Capturing the trauma of war close up

Photojournalist Tim Hetherington embeds himself in his subject’s world – and the results are too close for comfort.
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The Independent Online

A photograph of an American soldier in Afghanistan wiping the sweat from his brow as he lies back in his bunker at the end of a day, dirty and exhausted from the relentlessness of war, won first prize at World Press Photo this year.

The photograph captures an unguarded expression on the face of one man yet there is a wider resonance of an entire nation, exhausted by war. It was taken by Tim Hetherington, the first British photographer to win the award since 1980.

Hetherington has spent most of |the past year embedded with American soldiers in the Korengal Valley in Afghanistan, an area of intense combat – where men have been shot by insurgents while they are sleeping. The photographer’s work was published in two issues of Vanity Fair this year and he became the first photojournalist to sign a contract with the magazine.

As much as they are images of war, they are about a group of young men and their daily life inside Afghanistan. A series of individual portraits reveals the young soldiers, many of them barely men, attending to each other when wounded, such as the soldier lying on the ground amid rubble, gripping the hand of a comrade as another checks him over. There is a disturbing image of a belt of live grenades on which a soldier has written in marker pen: “4 Mom, 4 Free, 4 9/11”.

Hetherington lived with the soldiers in a small makeshift enclosure on the side of a mountain in the Korengal Valley, sleeping outside on an army camp bed or beneath thick walls hastily assembled from mud and rubble. It was stressful, claustrophobic and frightening.

“I work consciously to find ways to close the gap between me and the person in the photograph,” he says. “It’s also about my involvement with the story. I’m interested in stories to which I can bring some degree of personalisation, an intimacy. I’m not so interested in covering the whole war in Afghanistan. I’m interested in this one place and I like to get very close to the subjects.”

During his time with the soldiers, he formed close relationships. He talked to them about their reasons for fighting and discovered the complexities of the way each man perceived the war. In the same way the soldiers in Vietnam believed they were fighting to stop communism taking over America, Hetherington realised that some of these young men believed they were fighting to thwart the domination of America by Islamists.

“I spoke to one soldier who was only 11 years old when 9/11 happened. I asked him if he remembered it and how he felt at the time. He told me that it made him feel as though he wanted to kill someone. I think it’s interesting because he was so young and it suggests that personal memory seems to be conditioned by institutional memory.”

Hetherington took moving pictures as well as stills, having been commissioned by the American network ABC. He filmed the moment when out on patrol one of the soldiers was found dead, having just been shot by insurgents. Despite the shock and grief of the tragedy, Hetherington kept working. It was a decision which he admits he found difficult and distressing yet he stands by it, believing that professionally it was the right thing to do – the other soldiers accepted his decision although one of them refused to speak to him again.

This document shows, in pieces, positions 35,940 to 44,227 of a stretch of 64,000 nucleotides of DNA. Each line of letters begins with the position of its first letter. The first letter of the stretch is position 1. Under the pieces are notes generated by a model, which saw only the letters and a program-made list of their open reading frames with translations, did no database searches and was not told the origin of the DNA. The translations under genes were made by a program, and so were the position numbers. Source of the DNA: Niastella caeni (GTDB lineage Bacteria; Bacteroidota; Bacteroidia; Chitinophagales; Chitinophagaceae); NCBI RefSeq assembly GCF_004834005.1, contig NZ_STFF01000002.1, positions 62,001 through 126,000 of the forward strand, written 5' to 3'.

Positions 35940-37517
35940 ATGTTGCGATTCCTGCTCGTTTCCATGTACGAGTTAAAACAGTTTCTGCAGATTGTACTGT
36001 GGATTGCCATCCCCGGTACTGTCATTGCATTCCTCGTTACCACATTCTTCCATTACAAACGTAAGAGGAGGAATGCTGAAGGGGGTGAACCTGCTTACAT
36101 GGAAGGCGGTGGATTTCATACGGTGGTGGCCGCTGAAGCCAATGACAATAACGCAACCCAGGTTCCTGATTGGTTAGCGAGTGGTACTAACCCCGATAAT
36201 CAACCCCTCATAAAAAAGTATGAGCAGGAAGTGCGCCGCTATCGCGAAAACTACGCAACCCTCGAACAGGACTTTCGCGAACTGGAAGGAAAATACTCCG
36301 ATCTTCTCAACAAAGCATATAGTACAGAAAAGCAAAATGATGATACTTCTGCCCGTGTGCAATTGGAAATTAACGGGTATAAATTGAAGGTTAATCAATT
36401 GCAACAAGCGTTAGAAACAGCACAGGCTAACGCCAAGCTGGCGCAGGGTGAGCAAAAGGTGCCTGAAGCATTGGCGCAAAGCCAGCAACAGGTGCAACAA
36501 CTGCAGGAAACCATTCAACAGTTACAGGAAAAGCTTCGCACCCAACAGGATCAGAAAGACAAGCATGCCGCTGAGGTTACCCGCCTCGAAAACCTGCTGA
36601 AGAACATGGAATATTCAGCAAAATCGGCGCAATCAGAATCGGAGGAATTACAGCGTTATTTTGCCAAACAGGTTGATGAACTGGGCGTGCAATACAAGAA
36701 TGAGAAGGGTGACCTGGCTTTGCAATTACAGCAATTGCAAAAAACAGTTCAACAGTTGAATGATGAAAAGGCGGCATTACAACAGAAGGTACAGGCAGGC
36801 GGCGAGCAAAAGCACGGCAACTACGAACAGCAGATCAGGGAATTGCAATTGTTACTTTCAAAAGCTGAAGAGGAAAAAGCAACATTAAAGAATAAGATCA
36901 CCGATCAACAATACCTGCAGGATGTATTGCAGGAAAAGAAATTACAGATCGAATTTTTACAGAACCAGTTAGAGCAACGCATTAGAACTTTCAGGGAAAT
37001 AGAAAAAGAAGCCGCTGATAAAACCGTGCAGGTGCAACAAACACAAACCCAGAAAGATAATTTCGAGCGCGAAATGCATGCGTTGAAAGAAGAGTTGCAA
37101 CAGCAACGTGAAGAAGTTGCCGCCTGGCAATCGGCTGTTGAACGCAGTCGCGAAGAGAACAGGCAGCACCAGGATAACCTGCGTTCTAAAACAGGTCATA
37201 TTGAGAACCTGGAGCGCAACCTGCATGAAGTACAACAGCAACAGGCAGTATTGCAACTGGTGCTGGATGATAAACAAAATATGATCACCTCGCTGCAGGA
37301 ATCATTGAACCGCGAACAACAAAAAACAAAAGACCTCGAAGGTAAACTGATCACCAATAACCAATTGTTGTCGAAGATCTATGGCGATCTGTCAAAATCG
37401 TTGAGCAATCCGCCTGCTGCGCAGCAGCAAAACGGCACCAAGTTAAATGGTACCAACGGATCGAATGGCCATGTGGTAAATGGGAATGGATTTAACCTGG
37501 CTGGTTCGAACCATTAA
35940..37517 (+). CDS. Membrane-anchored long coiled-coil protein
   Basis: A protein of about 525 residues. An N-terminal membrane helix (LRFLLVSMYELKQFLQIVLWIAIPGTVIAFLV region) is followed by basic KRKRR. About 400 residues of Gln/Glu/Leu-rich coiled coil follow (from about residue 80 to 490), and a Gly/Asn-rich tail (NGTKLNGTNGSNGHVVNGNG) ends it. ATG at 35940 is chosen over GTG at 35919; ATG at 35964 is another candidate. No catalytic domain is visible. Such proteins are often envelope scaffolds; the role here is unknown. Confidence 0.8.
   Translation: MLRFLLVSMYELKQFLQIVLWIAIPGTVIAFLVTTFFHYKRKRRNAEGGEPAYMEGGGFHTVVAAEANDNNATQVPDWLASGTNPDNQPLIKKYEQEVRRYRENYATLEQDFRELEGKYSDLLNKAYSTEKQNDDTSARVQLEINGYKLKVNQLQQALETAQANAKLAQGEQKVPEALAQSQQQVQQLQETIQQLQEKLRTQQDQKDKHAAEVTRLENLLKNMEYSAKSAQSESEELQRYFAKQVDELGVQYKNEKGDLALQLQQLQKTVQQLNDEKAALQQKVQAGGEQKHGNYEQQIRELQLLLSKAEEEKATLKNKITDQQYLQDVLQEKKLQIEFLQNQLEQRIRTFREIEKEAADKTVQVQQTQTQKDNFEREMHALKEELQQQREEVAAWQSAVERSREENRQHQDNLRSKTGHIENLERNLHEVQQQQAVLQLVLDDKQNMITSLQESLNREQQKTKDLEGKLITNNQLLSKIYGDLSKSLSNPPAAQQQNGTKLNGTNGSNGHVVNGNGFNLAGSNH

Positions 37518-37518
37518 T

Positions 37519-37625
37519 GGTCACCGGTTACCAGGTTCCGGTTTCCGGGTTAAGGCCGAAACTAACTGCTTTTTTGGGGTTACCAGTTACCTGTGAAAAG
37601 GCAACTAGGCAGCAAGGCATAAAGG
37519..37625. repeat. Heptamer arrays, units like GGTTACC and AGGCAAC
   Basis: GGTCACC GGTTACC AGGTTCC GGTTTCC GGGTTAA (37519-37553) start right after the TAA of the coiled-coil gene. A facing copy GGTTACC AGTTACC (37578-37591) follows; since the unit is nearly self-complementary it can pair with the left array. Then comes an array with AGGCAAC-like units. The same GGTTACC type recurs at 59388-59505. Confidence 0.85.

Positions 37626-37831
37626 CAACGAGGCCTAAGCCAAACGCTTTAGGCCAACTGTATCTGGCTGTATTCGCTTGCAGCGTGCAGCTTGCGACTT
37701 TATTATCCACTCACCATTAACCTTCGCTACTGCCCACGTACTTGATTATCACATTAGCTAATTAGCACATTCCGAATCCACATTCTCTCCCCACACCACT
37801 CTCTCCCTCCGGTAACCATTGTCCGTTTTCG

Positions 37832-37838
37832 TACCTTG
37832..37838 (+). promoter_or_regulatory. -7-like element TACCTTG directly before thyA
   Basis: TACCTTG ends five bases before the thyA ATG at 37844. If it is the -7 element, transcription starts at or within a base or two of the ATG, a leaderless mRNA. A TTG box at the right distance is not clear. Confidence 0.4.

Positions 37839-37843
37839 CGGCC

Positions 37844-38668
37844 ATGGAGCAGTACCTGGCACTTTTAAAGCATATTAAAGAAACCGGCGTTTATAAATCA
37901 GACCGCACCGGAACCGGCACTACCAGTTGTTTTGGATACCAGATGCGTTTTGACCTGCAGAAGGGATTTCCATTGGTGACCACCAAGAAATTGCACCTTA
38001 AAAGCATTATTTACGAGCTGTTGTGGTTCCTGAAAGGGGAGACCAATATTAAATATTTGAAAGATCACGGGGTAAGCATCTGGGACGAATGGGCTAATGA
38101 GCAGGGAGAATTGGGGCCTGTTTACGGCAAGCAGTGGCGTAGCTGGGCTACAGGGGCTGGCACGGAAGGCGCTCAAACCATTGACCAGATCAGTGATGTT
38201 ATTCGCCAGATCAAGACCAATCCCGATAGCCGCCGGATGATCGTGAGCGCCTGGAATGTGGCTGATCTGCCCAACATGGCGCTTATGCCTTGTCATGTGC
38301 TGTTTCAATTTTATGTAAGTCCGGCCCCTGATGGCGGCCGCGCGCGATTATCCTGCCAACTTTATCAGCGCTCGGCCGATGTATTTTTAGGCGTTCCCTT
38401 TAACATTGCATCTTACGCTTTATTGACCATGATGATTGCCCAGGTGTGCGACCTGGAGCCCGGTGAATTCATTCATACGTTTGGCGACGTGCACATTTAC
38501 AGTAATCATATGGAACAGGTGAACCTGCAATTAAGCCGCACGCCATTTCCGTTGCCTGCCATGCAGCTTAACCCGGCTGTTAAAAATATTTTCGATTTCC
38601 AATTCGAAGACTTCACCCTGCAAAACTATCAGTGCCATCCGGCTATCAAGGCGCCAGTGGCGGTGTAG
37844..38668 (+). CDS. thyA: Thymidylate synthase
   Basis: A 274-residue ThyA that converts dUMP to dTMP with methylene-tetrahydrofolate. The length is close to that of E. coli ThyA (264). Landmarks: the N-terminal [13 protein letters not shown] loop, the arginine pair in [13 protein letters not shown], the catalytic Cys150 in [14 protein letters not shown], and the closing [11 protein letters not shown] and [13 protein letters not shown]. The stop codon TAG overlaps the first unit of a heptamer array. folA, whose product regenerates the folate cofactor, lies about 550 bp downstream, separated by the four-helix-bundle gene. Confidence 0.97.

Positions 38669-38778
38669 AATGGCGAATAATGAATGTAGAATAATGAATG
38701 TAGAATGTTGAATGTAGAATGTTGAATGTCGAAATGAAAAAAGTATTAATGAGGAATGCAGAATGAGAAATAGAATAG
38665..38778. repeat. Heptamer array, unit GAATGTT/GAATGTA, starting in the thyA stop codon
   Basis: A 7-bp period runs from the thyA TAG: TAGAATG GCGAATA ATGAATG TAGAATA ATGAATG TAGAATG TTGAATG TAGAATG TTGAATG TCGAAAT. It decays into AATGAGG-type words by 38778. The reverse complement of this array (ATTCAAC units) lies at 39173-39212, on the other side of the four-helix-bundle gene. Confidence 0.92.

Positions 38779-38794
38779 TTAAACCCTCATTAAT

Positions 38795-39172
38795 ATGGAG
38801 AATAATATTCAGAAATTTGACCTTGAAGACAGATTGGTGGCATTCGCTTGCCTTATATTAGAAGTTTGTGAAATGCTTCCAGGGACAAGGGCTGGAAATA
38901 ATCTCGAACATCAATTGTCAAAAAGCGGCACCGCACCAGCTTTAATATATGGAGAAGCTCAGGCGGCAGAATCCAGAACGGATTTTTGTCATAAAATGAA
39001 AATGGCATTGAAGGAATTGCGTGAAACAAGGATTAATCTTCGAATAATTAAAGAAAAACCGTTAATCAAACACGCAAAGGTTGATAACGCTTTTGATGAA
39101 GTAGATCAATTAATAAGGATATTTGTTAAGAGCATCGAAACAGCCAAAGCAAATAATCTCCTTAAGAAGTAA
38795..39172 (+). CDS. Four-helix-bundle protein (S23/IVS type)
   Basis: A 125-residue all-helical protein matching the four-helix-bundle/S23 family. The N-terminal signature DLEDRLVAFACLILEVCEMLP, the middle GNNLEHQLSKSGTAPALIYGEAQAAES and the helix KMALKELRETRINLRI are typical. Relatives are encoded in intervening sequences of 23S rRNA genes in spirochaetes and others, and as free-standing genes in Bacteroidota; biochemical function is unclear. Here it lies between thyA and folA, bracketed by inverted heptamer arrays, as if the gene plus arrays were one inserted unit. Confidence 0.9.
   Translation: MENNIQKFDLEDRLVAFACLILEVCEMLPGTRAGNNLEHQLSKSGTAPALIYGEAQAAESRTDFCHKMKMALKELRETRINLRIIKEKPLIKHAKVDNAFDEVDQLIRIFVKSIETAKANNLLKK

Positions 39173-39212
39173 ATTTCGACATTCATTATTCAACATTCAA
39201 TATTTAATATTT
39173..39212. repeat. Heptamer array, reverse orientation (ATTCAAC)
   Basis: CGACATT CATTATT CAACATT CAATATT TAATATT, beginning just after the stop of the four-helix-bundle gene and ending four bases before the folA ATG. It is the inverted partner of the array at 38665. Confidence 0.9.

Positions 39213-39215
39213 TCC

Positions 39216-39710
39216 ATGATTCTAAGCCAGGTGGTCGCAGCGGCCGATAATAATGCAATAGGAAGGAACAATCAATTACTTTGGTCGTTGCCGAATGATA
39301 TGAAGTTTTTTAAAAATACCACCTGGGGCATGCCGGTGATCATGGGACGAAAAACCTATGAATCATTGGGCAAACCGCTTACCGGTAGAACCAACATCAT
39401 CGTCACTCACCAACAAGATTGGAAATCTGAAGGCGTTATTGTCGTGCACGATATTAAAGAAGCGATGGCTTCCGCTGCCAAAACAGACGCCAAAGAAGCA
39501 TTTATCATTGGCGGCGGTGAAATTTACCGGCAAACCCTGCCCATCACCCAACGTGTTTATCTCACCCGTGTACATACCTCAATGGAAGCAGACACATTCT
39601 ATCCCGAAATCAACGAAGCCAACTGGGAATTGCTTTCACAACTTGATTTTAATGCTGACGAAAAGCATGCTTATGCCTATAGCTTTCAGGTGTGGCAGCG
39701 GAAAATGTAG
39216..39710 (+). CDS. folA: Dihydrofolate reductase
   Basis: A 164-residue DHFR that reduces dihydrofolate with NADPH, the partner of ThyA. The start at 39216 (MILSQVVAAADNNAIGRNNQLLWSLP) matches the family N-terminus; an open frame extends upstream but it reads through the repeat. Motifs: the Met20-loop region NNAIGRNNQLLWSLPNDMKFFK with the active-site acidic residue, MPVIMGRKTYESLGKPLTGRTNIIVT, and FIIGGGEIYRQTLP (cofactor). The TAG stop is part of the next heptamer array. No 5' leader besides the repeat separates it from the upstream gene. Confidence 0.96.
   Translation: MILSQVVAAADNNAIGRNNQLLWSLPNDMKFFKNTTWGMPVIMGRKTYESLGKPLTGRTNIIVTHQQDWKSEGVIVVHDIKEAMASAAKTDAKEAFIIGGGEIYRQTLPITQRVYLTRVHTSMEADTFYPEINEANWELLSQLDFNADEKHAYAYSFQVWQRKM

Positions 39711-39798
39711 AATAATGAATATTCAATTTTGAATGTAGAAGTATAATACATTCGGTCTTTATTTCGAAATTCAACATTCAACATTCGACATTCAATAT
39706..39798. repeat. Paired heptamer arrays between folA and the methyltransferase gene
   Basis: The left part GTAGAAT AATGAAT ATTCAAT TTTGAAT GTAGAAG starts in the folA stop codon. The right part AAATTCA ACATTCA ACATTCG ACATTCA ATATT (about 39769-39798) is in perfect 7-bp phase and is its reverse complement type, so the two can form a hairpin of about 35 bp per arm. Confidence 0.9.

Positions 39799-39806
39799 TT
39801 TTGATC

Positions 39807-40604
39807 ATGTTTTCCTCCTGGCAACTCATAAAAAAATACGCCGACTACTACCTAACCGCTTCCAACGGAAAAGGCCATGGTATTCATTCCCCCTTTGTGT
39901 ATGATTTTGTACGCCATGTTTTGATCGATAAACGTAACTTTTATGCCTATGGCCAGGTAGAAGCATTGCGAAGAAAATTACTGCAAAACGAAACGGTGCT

For an outsider, the footage of this moment gives an intense insight into what it is like for soldiers fighting in Afghanistan. These soldiers may have been trained to fight and to kill but when their friend is shot, their reaction is as confused and grief stricken as any human being’s would be in such a tragic situation. And within the grief, there is fear because the insurgents who killed their friend are still nearby.

Hetherington’s work is extraordinary in that the complexities of the politics of the war in Afghanistan are brought down to the most human level and there is no redemption amid the destruction.

His Afghan footage was shown on ABC news where 22 million people watched it. It won the Overseas Press Club award for the best spot news and has been nominated for this year’s Rory Peck award, which will be held in London next month. But he is less well-known in the UK.

“It’s a difficult market for documentary photojournalism in the UK,” he says. “The advertising world has been very successful in creating an illusion to support consumerism and inevitably work about uncomfortable issues can struggle to reach an audience. People are very responsive to stories that they know to be real because I think, ultimately, documentary images have the power to move people – to challenge and inform them – in ways that advertising can’t.”

Hetherington has embraced new technology in his work and has found ways to show his work outside of traditional media: on fly posters and digital projections. He invests time in his subject matter. He spent eight years in West Africa covering the Liberian civil war and the dismantling of Charles Taylor’s regime. He has been a year in Afghanistan and is planning to go back to the Korengal Valley next year where he hopes to photograph local Korengalis to get their story of the war and make a film about life in the valley. After that he’s thinking about coming home to work on a project in England although, at this point, he is keeping the subject matter to himself.

World Press Photo Exhibition is at the Royal Festival Hall, Southbank Centre from 13 November to 8 December. A book of Tim Hetherington’s photographs ‘Long Story Bit by Bit’ will be published by Umbrage next spring